TB: I don’t think . . . what if he beats his wife and—
MD: He has no wife. There’s not a single human being in the house to thrash the daylights out of.
TB: What if he gets in a car—and don’t tell me people don’t drink and drive. A good friend of mine was killed by a drunk driver.
MD: Would you feel better if he or she was killed by a sober driver? They’re responsible for most traffic accidents, you know.
TB: With a sober driver it’s an accident.
MD: But drunk drivers do it intentionally, they prowl the streets, looking for old ladies to run over.
TB: Listen, I’ve heard all these arguments before and I’m not interested in them. Let me ask you a question—why do you drink?
MD: I find it gets me through good times and bad. For example, I’m having a scotch right now, while talking to you. And, trust me, it’s helping me immensely.
TB: Why do you go to bars?
MD: To avoid people like you.
TB: No, you go because you’re an incomplete person. Your personality needs a crutch.
MD: And what if that were true? Why would you take away a cripple’s crutch? Is anyone that cruel?
TB: It’s the only way to teach him how to walk.
MD: Perhaps he has no legs to walk on. Perhaps he’s a victim of your jaywalking campaign. I have a theory. I believe prohibitionists such as yourself are so mean-spirited simply because you’re always sober. If you actually sampled what you are so against, you’d relax and spend your lives doing something useful. It’s a conundrum wrapped in a vicious circle.
TB: You’re a jerk wrapped in an asshole.
MD: Creature, this is no way to debate.
TB: This was supposed to be an interview, not a debate. Creature?
MD: I meant it in the non-gender sense. So, because you don’t like the hooch, no one else should have any. I don’t like Barney the purple dinosaur, but I’m not prepared to assassinate him.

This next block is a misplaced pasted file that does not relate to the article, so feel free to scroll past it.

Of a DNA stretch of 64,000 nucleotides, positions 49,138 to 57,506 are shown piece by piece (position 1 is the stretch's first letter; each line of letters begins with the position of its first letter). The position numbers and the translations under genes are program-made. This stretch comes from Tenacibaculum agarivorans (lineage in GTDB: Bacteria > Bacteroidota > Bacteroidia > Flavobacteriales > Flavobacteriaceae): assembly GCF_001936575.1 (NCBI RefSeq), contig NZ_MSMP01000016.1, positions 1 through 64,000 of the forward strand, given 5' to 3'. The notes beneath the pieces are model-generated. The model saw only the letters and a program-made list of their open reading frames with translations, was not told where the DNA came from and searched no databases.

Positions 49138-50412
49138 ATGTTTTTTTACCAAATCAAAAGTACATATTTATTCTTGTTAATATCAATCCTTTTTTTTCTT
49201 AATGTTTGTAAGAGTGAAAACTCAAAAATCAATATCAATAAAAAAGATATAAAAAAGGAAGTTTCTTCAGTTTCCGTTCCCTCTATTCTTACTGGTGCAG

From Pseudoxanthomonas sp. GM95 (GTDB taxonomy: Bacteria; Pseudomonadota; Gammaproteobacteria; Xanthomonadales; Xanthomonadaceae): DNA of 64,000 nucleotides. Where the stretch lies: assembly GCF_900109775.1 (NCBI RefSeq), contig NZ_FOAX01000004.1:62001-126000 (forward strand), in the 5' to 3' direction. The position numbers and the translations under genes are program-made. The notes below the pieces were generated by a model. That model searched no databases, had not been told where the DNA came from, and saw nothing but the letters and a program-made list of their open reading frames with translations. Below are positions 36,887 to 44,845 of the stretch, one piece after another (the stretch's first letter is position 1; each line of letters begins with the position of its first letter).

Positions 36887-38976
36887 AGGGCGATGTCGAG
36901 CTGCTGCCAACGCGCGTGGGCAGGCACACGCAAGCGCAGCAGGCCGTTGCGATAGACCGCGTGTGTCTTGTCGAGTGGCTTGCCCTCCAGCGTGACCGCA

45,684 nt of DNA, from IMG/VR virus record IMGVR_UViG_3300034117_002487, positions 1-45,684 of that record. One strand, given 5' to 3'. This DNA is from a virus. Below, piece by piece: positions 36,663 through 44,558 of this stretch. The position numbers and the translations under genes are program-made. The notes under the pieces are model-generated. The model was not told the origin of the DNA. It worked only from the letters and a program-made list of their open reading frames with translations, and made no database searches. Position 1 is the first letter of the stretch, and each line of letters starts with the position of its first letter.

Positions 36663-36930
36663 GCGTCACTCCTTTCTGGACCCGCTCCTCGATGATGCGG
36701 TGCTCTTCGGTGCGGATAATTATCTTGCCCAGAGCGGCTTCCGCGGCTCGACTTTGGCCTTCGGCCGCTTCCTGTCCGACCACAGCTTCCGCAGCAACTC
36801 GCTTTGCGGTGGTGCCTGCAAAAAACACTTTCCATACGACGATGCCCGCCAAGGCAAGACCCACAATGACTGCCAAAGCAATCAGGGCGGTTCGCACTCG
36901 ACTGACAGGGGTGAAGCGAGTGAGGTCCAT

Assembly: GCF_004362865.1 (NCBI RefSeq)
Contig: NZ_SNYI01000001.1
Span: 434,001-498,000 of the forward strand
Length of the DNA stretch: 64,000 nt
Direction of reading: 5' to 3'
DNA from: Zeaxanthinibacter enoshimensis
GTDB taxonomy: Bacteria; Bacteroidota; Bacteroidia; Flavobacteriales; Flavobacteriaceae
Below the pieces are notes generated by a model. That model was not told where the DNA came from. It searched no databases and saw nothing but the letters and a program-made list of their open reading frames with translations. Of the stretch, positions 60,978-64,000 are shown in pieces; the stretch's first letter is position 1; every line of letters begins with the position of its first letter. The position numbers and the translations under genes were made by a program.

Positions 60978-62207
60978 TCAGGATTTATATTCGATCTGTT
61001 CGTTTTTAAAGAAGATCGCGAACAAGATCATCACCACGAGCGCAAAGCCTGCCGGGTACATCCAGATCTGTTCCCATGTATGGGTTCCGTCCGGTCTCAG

TB: If Barney was pushing alcohol, I’d kill him in a second.
MD: I believe you would. You are aware, I’m sure, that they’ve tried prohibition before. It failed miserably. Drinking actually went up each year of prohibition and it served to create the Mafia and gift the general public with a thorough disrespect for the law.
TB: It failed because people were more ignorant then, and the laws were not enforced aggressively enough.
MD: They were not enforced aggressively because the enforcers were drinking as much or more than those they would persecute. Where do you propose to find these new enforcers who would not take a drink?
TB: We’ve plenty of volunteers. They’ve got prohibition to work in Muslim countries.
MD: Yes, but they have Allah on their side. And would you want to live there? Women aren’t allowed to drive or vote or—
TB: I’m just saying prohibition is possible.
MD: Right. You’re based in New York. I thought that town was all about personal freedom and—
TB: Don’t worry, we’ll be coming to your town soon enough. Where are you calling from?
MD: I must confess I’m afraid to tell you. Will you bring your hatchet? Airport security is quite tight now, you know.
TB: We’ll drive.
MD: The United Booze Federation will set up roadblocks. Anyone with a hatchet or refusing to do a shot will be sent to the nearest Hooter’s for re-education.
TB: You know, it’s people like you that got me out of the bars and into the streets.
MD: Why, thank you. For the interview, I mean.